Governments often claim that education funding is growing. But they usually fail to account for the number of students the budgets have to cover.
School funding in cash terms may rise, but not enough to match inflation, pupil numbers, or the pension, pay and other costs government itself fixes for schools. Add in the plans to reshape how money is distributed in the next few years and some schools face a real squeeze.
The Institute for Fiscal Studies and the Education Policy institute both expect real cuts by 2021. The EPI says "there are unlikely to be any schools which will not face real cuts … we estimate the average primary school will need to save the equivalent of almost 2 teachers, and the average secondary school the equivalent of around 6 teachers."
Head teachers know this well. That's why government action to steer a disproportionate share of school improvement cash to the UK's 164 grammar schools is seen as unfair on the 3100 other state funded secondary schools.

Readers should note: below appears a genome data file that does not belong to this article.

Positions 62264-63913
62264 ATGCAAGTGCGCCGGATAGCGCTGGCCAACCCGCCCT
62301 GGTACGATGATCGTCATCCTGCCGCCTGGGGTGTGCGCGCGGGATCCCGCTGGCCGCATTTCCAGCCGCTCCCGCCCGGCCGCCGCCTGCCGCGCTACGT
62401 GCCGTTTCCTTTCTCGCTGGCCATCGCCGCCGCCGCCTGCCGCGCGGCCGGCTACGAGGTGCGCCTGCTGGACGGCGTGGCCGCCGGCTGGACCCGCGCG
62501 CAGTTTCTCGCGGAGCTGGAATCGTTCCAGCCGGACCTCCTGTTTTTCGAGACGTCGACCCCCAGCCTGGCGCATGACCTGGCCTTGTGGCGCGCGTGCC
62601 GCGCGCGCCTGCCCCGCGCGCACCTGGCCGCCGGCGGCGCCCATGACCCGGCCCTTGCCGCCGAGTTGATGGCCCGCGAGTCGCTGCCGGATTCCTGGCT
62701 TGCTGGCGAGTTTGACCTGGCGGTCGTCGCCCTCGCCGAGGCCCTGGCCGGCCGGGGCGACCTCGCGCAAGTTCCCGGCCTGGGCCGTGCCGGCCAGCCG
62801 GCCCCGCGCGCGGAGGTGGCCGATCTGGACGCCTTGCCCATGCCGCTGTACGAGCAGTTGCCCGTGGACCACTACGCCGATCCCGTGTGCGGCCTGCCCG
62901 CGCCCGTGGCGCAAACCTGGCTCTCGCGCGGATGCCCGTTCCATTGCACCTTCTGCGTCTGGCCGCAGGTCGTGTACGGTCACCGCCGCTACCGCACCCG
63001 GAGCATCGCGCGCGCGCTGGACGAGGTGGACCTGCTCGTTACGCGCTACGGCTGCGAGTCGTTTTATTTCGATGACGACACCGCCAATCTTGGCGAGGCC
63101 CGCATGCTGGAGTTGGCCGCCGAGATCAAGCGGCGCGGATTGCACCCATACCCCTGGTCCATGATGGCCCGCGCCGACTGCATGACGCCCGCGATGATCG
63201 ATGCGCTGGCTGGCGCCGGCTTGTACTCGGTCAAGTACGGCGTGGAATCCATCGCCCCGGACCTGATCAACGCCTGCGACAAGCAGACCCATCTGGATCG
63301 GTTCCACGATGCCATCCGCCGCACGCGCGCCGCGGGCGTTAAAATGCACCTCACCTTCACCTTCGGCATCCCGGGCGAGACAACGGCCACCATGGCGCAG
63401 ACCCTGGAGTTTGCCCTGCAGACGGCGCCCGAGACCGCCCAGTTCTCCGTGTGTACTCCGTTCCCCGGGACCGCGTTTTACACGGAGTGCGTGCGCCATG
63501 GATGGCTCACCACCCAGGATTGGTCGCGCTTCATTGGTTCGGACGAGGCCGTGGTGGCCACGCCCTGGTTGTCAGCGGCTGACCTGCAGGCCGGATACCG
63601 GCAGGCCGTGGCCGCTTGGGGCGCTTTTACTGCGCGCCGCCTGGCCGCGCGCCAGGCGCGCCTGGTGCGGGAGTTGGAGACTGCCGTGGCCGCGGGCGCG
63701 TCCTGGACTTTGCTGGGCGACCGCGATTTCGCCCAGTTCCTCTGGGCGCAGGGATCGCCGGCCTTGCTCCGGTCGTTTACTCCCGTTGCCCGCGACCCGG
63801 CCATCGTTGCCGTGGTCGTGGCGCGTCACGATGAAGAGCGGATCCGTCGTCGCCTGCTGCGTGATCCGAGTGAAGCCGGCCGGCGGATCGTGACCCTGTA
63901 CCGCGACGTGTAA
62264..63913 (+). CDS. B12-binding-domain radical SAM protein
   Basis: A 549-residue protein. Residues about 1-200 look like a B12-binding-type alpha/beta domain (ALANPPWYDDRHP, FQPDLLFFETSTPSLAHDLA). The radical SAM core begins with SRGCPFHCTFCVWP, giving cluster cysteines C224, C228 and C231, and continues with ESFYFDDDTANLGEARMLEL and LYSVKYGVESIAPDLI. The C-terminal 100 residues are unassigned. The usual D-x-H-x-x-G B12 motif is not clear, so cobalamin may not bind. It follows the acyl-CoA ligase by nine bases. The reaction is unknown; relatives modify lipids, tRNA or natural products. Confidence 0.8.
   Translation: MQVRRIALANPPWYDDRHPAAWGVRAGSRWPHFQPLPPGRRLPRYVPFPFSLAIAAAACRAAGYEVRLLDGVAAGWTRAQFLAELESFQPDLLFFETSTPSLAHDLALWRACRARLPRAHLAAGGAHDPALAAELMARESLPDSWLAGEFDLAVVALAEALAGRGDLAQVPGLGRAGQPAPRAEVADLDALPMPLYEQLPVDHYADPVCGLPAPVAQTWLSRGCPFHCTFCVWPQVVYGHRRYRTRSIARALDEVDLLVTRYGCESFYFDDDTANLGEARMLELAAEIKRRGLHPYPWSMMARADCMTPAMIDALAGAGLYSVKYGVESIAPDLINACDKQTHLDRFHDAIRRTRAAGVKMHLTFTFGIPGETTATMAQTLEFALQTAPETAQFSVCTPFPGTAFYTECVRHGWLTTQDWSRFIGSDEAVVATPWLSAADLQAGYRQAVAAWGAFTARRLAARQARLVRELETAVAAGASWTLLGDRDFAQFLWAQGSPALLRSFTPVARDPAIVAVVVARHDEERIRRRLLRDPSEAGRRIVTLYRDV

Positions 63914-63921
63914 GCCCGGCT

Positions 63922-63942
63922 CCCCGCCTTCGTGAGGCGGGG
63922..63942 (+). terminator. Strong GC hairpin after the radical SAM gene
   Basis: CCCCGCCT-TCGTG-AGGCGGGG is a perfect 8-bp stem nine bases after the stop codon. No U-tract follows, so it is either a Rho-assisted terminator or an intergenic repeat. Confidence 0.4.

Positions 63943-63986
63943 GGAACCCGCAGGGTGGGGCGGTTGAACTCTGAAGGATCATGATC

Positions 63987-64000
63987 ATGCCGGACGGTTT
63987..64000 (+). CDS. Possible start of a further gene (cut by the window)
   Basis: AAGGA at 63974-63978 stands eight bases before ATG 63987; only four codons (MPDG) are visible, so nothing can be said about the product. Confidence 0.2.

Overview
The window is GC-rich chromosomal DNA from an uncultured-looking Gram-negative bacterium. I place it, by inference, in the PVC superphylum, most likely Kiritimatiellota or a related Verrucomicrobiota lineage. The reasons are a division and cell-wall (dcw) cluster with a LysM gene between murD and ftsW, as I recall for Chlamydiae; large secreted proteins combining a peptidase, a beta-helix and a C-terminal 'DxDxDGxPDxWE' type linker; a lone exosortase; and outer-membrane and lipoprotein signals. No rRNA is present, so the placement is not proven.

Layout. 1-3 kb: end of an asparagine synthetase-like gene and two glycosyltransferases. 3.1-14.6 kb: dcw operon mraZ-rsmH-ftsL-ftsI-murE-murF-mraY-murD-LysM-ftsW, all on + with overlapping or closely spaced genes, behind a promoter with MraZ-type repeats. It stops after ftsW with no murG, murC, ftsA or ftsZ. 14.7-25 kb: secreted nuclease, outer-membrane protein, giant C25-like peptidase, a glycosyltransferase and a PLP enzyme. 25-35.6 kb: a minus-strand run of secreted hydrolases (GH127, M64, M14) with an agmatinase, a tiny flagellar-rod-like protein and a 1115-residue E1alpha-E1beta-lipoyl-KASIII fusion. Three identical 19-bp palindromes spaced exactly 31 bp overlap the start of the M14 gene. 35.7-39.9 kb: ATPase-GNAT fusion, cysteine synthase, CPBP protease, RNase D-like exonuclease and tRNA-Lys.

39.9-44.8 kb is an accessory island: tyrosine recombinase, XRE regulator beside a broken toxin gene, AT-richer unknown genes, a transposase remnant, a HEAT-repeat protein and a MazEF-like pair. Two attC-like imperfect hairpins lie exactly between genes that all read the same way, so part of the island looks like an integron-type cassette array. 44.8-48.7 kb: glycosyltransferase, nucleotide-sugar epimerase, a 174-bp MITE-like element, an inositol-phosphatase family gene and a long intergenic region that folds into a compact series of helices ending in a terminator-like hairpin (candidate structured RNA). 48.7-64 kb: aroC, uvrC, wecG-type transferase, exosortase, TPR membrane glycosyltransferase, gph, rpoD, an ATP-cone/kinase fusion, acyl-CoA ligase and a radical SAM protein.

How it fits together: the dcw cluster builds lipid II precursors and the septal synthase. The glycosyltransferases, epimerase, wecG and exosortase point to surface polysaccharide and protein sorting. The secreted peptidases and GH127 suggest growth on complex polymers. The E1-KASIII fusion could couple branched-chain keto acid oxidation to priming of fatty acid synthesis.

Kent got a big share of the new national £50 million grammar expansion fund - including £10.7 million for Tunbridge Wells schools. But Sevenoaks lost out as places for boys at the new Seal Hollow Road campus will not be funded.
These are decisions taken in Westminster, not in Kent. Liberal Democrats are clear that local accountability, and local council responsibility for school places are the best way forward. Decision makers in Whitehall are unlikely to understand the local issues on which schools to expand.
We need extra places in West Kent schools - to stop students having to travel as far as Maidstone to get the education they want. And we need them in Sevenoaks, which has been short of school places now for over 40 years!
Sevenoaks Town Councillor
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